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Our Dr. Don Reid has co-authored a paper on the effects of climate change on Arctic food webs, published online last week in Nature Climate Change. The study found that as climate change progresses, predation on herbivores is increasing in the Arctic, going up by 4.5% for every degree Celsius that the temperature increases! However, herbivore body size was an important factor as large herbivores largely escaped predation. The study's findings show that predators were the main drivers of the Arctic food chain, just like in African savannahs and the North American Great Plains - in addition, the importance of herbivore body size in determining predation intensity was similar to trends in African savannahs. The findings raise the possibility that most terrestrial ecosystems may be governed by the same rules and could be a first step toward a universal theory of terrestrial ecosystem functioning.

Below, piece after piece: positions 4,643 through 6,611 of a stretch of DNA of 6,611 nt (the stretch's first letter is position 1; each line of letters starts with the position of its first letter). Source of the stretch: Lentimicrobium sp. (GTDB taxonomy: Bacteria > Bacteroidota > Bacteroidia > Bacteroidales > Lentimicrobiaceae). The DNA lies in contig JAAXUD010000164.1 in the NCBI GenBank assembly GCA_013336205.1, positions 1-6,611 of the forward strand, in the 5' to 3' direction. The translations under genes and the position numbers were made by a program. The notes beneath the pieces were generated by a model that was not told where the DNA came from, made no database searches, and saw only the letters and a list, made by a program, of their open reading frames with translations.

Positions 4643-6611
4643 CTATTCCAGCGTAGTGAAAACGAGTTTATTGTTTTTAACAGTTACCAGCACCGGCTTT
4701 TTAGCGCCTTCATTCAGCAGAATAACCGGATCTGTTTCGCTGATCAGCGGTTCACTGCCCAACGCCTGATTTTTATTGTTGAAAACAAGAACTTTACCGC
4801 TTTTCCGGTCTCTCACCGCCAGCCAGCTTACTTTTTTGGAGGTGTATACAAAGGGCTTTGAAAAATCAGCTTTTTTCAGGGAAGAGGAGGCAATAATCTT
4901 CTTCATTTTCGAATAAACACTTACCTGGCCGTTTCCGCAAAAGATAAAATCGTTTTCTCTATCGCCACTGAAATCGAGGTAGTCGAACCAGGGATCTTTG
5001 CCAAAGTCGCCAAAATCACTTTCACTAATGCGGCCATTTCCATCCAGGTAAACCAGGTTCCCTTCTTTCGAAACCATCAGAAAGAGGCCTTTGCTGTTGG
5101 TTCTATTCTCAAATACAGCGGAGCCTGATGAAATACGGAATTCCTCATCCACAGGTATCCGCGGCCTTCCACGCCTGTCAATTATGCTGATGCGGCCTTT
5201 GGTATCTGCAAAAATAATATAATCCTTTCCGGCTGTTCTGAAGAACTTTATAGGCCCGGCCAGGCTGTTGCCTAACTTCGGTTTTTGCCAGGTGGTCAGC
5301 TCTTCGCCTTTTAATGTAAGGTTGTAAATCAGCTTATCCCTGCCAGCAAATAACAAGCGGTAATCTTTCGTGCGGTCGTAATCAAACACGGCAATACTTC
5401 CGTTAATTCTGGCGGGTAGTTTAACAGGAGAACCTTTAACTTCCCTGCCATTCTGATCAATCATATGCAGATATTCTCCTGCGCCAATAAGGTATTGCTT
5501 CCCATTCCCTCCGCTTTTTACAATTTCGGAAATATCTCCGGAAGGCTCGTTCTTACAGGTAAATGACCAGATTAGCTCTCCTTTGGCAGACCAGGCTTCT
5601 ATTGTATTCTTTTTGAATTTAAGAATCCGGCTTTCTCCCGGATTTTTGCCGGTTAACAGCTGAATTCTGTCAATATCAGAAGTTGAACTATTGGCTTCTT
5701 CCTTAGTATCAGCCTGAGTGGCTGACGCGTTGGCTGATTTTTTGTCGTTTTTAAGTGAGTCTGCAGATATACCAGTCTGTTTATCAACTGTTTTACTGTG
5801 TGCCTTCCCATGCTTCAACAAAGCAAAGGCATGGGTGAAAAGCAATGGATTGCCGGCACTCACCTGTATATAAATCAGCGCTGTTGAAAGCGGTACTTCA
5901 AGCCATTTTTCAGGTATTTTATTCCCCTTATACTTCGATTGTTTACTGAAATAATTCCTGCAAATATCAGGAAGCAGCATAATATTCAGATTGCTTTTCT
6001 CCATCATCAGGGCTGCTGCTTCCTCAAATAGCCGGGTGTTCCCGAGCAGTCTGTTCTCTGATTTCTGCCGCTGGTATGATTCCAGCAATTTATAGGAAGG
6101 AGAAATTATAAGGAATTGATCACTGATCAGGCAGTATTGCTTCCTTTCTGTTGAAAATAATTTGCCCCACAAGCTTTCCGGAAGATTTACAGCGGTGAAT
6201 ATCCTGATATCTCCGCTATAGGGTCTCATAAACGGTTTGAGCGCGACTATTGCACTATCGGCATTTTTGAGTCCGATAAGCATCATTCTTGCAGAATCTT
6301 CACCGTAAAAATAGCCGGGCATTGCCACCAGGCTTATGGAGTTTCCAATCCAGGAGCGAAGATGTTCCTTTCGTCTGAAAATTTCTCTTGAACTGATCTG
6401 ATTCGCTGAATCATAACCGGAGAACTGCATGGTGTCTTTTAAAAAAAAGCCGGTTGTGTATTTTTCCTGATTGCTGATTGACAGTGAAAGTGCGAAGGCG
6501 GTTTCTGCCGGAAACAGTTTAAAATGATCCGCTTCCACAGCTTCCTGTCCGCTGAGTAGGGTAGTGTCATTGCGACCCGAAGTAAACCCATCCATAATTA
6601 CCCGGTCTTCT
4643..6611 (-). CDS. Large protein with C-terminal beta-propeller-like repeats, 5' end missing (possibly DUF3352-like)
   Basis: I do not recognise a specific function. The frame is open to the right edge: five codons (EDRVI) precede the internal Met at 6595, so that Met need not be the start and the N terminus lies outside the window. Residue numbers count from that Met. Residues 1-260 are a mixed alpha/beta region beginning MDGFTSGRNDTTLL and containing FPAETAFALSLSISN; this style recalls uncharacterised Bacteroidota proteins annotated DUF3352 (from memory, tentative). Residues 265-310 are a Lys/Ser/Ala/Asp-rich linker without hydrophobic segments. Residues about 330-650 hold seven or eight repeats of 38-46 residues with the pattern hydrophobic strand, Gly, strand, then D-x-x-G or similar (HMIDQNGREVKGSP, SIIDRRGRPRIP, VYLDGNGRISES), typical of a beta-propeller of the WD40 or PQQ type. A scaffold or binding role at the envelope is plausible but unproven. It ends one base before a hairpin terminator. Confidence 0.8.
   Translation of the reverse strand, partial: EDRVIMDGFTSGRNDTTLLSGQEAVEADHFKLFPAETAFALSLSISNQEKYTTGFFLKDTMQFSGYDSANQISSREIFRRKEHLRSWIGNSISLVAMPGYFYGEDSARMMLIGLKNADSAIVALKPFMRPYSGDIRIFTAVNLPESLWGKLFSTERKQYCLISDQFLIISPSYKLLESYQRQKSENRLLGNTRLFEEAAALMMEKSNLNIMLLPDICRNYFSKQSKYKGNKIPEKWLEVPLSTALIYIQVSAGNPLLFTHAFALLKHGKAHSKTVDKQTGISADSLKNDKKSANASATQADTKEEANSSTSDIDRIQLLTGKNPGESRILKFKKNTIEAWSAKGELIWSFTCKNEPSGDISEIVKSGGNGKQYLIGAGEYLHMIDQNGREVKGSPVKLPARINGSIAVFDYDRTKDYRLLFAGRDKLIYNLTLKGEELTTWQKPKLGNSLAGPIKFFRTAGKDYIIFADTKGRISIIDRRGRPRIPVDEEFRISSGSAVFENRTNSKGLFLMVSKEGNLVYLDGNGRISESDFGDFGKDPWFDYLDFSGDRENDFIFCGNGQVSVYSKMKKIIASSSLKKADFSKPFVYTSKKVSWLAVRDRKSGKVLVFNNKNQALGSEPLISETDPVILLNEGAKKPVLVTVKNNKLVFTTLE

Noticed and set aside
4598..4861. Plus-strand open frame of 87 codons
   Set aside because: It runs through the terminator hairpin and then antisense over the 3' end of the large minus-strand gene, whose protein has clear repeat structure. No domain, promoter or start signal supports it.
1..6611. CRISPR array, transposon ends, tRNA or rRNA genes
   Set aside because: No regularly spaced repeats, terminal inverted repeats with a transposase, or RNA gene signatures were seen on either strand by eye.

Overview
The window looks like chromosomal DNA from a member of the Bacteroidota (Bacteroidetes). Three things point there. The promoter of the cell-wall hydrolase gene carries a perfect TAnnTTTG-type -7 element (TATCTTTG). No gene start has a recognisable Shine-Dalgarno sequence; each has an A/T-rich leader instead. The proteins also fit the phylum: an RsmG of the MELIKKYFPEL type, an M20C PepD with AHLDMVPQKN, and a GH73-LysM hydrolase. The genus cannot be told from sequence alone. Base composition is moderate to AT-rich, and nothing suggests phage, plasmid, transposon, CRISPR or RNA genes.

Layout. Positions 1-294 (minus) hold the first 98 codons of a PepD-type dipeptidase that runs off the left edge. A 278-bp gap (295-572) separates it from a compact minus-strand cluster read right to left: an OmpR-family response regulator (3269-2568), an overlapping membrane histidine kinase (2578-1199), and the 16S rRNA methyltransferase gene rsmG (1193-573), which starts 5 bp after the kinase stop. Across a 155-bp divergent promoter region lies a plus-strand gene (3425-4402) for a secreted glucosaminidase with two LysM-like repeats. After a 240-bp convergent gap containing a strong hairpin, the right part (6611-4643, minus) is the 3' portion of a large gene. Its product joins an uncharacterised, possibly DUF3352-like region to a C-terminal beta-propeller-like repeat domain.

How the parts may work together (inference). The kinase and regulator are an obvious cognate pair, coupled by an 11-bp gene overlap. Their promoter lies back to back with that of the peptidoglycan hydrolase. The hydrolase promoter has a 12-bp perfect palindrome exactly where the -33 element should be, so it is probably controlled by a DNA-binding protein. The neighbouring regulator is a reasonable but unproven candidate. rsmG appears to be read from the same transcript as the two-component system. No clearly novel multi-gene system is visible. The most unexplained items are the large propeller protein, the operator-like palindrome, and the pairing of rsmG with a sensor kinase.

Click here to link to the article in Nature Climate Change.
Our Dr. Don Reid has co-authored a study on the effects of climate change on Arctic food webs in Nature Climate Change, which was published online last week! The study found that predation on small Arctic herbivores increases with temperature.
WCS Canada scientists tell their muddy-boots stories from the field and share their reflections on conservation in Canada through our new blog - Muddy Boots.
Our Justina Ray writes an update for the Canadian Bison Association on the conservation status of bison in Canada, fresh from COSEWIC's November 2013 meeting.
Studying muskoxen off of Siberia (Source: WCS Global)